Ownership and management are crucial for company success, which is why supervisor roles are necessary for almost all businesses. Likewise, it is also important to have someone who is individually responsible for automated workflow processes. As the old adage goes, “Out of sight, out of mind.” This could not be more relevant than with automation. Often, when we automate something people forget about it and then a few months go by and the owner of the company starts asking why something slipped through the cracks nobody knows why. Even though the goal of automating processes is to reduce or eliminate human involvement, humans still need to be engaged. Someone needs to ensure that jobs are running and continually monitoring the health of these automated jobs. Believe it or not, computers do crash sometimes, Windows services get turned off or stop and IT sometimes does stuff not always knowing the full ramifications. When this happens, sometimes our automated processes stop working. Ultimately, someone needs to be watching the store and making sure all systems are running and functioning properly.
4. Establishes Barriers between Customers and Employees
One of the top reasons why automation isn’t beneficial for most businesses is that it impinges communication between employees, customers and suppliers. Automated systems are helpful when navigating through a general task or problem, but the fact of the matter is that automation generally treats every unit as the same despite how personalized a problem or project may be. In order for customers to feel their concerns are genuinely being heard, automated systems need to provide personalization or they will instantly create a communication wall between stakeholders. For example, have you ever called your cable provider to get help with your internet or cable service and the automated attendant picks up and you get 15 minutes into the call and you cough accidentally and the attendant says, “So you want to hang up and quit this call?” You then quickly say “No,” but you still have something caught in your throat and the attendant then says, “You have confirmed that you would like to end this call…good bye.” You’re screaming at the stupid phone and yelling expletives because you said “No” but the “automated” system thought you said “Yes.”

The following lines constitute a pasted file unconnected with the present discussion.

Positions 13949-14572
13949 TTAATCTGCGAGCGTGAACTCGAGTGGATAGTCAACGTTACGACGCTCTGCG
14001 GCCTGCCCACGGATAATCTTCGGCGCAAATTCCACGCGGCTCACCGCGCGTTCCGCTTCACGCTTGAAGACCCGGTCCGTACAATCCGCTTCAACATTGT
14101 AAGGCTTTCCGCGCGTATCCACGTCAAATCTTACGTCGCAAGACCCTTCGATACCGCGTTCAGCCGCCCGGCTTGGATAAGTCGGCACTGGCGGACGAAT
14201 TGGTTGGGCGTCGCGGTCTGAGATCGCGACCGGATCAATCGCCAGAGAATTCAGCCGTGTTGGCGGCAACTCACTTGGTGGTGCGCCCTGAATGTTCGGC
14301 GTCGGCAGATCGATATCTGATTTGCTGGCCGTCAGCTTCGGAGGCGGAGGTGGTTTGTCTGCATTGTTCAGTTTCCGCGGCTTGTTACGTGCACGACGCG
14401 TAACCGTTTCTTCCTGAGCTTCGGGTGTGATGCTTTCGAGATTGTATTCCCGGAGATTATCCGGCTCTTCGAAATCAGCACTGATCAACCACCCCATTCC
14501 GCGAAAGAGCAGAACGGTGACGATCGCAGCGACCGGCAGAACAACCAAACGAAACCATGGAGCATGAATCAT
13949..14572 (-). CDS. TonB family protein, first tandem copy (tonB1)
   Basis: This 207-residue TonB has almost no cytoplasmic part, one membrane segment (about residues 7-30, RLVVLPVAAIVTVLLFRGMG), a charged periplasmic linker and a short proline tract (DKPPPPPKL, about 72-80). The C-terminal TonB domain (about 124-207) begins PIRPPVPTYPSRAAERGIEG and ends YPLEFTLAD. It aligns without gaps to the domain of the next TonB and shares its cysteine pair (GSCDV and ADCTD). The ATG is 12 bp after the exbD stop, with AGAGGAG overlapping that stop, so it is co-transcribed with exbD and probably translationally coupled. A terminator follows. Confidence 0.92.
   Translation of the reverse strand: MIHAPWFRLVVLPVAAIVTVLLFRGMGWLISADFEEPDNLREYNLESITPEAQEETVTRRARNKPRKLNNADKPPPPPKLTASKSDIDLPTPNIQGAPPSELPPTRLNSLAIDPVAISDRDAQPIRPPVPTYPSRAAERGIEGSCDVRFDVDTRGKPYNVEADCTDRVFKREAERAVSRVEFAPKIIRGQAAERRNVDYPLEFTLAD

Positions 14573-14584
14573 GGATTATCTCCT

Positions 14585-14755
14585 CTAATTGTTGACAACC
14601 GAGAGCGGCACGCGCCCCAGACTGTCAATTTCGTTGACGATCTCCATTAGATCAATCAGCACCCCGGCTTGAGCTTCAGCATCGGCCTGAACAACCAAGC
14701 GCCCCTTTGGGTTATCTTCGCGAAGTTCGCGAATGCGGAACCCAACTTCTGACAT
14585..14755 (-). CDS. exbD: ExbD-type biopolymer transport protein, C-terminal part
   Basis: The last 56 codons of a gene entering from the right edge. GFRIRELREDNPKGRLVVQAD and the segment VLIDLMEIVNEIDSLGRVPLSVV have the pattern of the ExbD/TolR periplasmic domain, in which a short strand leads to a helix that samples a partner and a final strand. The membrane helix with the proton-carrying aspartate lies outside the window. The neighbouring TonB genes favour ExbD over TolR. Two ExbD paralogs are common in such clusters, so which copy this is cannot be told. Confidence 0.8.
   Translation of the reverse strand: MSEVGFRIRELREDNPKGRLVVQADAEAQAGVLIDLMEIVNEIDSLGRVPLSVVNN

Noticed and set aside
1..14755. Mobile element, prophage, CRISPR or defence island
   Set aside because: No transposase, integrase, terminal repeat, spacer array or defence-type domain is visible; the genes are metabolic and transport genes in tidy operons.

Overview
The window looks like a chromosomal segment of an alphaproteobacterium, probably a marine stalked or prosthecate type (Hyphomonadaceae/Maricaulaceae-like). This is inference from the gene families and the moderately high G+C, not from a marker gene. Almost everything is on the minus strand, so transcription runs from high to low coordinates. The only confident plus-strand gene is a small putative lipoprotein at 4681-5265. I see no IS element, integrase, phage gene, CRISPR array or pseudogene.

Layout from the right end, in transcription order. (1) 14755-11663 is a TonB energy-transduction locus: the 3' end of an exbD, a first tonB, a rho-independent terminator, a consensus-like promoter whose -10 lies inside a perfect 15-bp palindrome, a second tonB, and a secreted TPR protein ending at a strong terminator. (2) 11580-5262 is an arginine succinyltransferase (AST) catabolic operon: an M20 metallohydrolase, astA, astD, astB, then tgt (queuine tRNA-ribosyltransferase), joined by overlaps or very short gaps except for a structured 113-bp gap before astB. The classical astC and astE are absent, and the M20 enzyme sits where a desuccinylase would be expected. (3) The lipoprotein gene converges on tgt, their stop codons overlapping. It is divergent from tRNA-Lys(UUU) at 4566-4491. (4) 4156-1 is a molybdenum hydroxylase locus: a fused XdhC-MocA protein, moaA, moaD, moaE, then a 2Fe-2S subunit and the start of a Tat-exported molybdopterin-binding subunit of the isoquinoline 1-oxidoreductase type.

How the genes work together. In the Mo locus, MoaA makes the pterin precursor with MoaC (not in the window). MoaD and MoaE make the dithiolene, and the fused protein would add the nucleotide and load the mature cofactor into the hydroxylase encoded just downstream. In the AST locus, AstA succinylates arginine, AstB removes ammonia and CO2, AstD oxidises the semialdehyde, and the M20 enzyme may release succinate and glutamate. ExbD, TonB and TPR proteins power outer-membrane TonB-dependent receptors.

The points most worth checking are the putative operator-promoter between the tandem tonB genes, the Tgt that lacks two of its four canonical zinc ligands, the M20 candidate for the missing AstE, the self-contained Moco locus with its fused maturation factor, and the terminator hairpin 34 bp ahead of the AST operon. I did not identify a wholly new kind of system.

Performed properly, automation should act and feel the same as if employees are doing the task manually, whether it’s in the form of how an automated email is crafted and presented or how people interact to each step of the workflow process.
5. Eliminates Personal Responsibility
Although automated services may be able to help connect companies with more customers than a physical representative can, it should not relieve employees of personal responsibility. In order to be effective, in terms of increasing business, automation should be designed to help employees become more productive while reducing human error and risk. Personal responsibility is essential in establishing trust with customers and building relationships. Therefore, automating a process that causes responsibility to be shifted from employees to a machine is counterproductive to the end goal of promoting a sense of security.
While there are certain companies that have effectively mastered the system of automating business processes, it’s important to realize that ultimately the benefits of automating a process must outweigh the costs and all potential downfalls to automation should be considered and taken into account prior to spending money on an automation project or software.